Polycarbonate is a category of eyeglass lenses that are durable yet lightweight. Polycarbonate lenses can correct high vision prescriptions while keeping the lenses thin and comfortable.
The lenses are made from a thin plastic that is stronger than glass and impact resistant. These features make polycarbonate lenses a popular choice for children, athletes, and those looking for protective eyewear, such as prescription safety goggles.
In addition to their durability, polycarbonate lenses have a slim design that effectively corrects high vision prescriptions. Lenses also have built-in UV protection to shield your eyes from harmful sun exposure.
While polycarbonate wasn’t utilized for eyewear until the 1980s, the material was introduced in 1958. In the 1970s, polycarbonate was used to create helmet visors for astronauts due to its durability and impact resistance. The material has also been used to create other types of helmets, CDs, and auto headlights.
Polycarbonate lenses are made of a thermoplastic polymer. Thermoplastic polymer is a plastic that liquifies or becomes malleable when heated up. Then, once the plastic cools, it will solidify or harden into whatever shape it’s molded.
The process of creating polycarbonate lenses involves melting a bunch of polycarbonate pellets. Once melted, the polycarbonate liquid is injected into lens molds. The liquid cools and hardens in the molds. This results in a much stronger lens than what’s produced using other methods.
Because of their strength, polycarbonate lenses are commonly used in safety glasses or goggles. A prescription can also be added to the lens and put into standard eyeglass frames.
Polycarbonate lenses have many advantages that may help the right user. But, they aren’t for everyone. Before deciding whether they are right for you, consider the pros and cons.
Built-in UV protection
The material used to create polycarbonate lenses works as a natural UV blocker. So, every pair will block harmful UVA and UVB rays. There is no need to pay for a protective UV lens coating on polycarbonate lenses.
Polycarbonate lenses are likely the most impact-resistant lenses on the market. This reinforced safety makes the lenses ideal for children, athletes, and people who work in professions in which eye injury is a risk.
Thin, lightweight design
Polycarbonate lenses are 30% thinner than glass or standard plastic lenses. Though thin, the lenses can accommodate strong prescriptions. This allows for a more comfortable fit. It also eliminates the “coke bottle” appearance that often occurs with high-prescription lenses.
You can apply special lens coatings, like anti-reflective, blue-light-filtering, and scratch-resistant coatings to polycarbonate lenses. This allows you to customize your lens features to meet your specific needs. These lenses can also be used as progressive lenses. This means multiple distances can be corrected within a single lens.
This durability and protection comes at a price — around twice the cost of standard lenses. But if you often break your lenses and pay to have them repaired, the extra expense of polycarbonate lenses may be worth it. If you have the flexibility to do so, shop around for the best polycarbonate lens price.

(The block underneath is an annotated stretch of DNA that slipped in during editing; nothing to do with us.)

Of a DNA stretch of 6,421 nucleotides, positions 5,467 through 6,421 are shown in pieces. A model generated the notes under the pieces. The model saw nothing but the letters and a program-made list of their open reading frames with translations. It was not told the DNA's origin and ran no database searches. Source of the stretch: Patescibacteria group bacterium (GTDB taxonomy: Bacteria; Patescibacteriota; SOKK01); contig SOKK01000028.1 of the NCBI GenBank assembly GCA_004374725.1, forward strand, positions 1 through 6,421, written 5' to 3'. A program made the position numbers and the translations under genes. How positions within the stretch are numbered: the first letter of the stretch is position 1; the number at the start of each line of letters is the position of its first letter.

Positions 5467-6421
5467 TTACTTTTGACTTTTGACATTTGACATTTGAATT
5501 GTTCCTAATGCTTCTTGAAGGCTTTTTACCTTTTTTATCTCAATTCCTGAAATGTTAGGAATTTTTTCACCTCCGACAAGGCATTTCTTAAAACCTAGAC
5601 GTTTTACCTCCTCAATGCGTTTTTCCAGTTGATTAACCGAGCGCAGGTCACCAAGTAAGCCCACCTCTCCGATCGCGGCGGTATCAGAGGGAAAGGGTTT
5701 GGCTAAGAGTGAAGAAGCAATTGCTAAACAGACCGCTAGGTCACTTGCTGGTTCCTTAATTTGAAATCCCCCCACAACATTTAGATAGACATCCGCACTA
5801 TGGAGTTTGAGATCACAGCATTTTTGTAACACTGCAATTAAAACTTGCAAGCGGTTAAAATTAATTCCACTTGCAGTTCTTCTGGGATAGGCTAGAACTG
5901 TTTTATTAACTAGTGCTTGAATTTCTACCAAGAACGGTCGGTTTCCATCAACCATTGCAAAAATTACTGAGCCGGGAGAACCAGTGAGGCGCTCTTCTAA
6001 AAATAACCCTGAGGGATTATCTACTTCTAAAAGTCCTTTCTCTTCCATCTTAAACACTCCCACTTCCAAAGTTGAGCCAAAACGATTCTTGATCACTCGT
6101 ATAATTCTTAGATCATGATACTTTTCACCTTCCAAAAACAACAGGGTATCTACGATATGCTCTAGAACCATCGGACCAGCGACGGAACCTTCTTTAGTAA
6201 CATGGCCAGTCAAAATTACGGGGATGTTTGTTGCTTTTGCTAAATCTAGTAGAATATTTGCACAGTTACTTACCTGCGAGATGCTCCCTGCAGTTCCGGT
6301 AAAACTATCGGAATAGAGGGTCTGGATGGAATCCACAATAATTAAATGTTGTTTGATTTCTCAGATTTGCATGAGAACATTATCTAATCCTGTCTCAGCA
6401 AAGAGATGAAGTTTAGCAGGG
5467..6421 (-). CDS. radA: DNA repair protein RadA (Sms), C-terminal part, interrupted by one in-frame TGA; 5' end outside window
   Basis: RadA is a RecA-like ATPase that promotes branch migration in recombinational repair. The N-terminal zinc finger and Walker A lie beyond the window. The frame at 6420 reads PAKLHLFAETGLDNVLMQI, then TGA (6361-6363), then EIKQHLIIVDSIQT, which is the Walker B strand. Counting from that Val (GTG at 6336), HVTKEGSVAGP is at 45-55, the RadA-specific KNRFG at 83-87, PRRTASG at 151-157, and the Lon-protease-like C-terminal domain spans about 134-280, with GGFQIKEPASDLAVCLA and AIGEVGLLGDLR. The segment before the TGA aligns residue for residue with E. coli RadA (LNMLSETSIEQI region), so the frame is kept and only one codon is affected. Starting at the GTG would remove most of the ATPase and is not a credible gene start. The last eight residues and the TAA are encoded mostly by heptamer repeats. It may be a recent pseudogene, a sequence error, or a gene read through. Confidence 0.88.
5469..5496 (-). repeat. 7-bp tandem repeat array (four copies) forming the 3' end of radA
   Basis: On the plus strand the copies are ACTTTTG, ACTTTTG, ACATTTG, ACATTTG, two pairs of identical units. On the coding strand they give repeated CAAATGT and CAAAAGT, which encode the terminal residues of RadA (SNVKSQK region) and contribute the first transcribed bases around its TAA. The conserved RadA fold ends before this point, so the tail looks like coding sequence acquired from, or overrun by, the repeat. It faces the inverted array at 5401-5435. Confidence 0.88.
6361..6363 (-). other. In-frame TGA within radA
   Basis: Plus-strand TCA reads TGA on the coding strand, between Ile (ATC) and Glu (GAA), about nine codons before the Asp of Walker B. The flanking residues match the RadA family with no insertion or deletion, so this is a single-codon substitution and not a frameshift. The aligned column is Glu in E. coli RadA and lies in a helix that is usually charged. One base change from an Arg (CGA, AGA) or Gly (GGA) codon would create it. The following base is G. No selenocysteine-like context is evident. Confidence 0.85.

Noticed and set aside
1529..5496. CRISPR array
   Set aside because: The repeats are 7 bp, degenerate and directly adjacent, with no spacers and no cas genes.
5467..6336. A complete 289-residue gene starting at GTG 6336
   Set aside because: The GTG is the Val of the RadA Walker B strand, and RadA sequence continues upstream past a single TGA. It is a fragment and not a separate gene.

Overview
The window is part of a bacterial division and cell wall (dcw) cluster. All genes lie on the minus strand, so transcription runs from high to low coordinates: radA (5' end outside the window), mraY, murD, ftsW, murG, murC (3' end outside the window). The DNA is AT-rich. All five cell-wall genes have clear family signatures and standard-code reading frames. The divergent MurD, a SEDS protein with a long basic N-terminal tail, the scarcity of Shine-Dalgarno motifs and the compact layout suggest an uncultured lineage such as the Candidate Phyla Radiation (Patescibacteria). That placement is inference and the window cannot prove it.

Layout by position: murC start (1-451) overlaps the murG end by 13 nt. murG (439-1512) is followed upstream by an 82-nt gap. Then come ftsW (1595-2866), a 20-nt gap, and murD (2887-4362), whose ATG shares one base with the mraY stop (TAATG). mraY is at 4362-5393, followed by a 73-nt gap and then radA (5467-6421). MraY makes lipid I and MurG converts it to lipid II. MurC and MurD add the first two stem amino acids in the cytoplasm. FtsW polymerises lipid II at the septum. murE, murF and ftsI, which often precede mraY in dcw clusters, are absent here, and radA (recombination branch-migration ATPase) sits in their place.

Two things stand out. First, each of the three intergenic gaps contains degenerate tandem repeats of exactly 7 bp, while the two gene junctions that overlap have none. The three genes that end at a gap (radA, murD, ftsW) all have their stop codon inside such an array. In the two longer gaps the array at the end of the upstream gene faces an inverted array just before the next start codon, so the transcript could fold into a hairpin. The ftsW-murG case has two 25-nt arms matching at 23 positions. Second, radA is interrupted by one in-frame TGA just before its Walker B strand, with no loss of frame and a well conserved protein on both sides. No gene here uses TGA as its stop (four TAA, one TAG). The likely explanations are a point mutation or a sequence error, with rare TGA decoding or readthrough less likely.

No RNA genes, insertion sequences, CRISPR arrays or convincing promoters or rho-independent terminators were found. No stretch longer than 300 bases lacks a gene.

Not scratch resistant
While polycarbonate lenses are known for their durability, they are not immune to scratches. A scratch-resistant coating must be applied to the lenses to experience those benefits. The coating is an extra expense to the already-high cost of the lenses, which may deter some users.
Low Abbe value
Abbe value is a measurement of how lenses disperse light. The lower the Abbe value, the higher the dispersion. High dispersion can lead to chromatic aberration, which occurs when the lens cannot focus colors onto the same focal point. This results in color halos or fringes around objects. Because polycarbonate lenses are so thin, they often have low Abbe value and high dispersion levels.
Not right for all prescriptions
Polycarbonate lenses can accommodate prescription strengths up to +/-4.00. People with especially high prescriptions (+/-4.25 and higher) may have visual distortions with the lenses. If you have an especially high prescription, your optician may suggest high-index lenses for the best visual results.
When deciding whether these lenses are the best choice for your vision needs, it’s wise to compare them with other available lens options. Below are some key comparisons between polycarbonate and other lens types.
Some things to consider when comparing polycarbonate and plastic lenses are that polycarbonate lenses:
A few advantages that plastic lenses have over polycarbonate include that they:
While it’s still possible to find glass lenses, they aren’t commonly used for eyewear anymore. Some of the advantages polycarbonate has over glass lenses are that polycarbonate lenses:
When it comes to impact resistance and UV protection, polycarbonate and Trivex lenses are equal. However, when researching the two, you’ll find that polycarbonate lenses:
A few ways in which Trivex lenses outshine polycarbonate include that they:
Polycarbonate lenses are a type of high-index lens, but there are some key characteristics that distinguish them. For example, polycarbonate lenses:
A few advantages high-index lenses have over polycarbonate include that they:
It may be important to note that the optical clarity of polycarbonate and high-index lenses is not as clear as what you would expect with Trivex lenses.
There are many things to consider when choosing a lens for your glasses. Be sure to discuss any questions or concerns you may have with your eye doctor or optician. They will be able to recommend options that fit your budget and vision needs.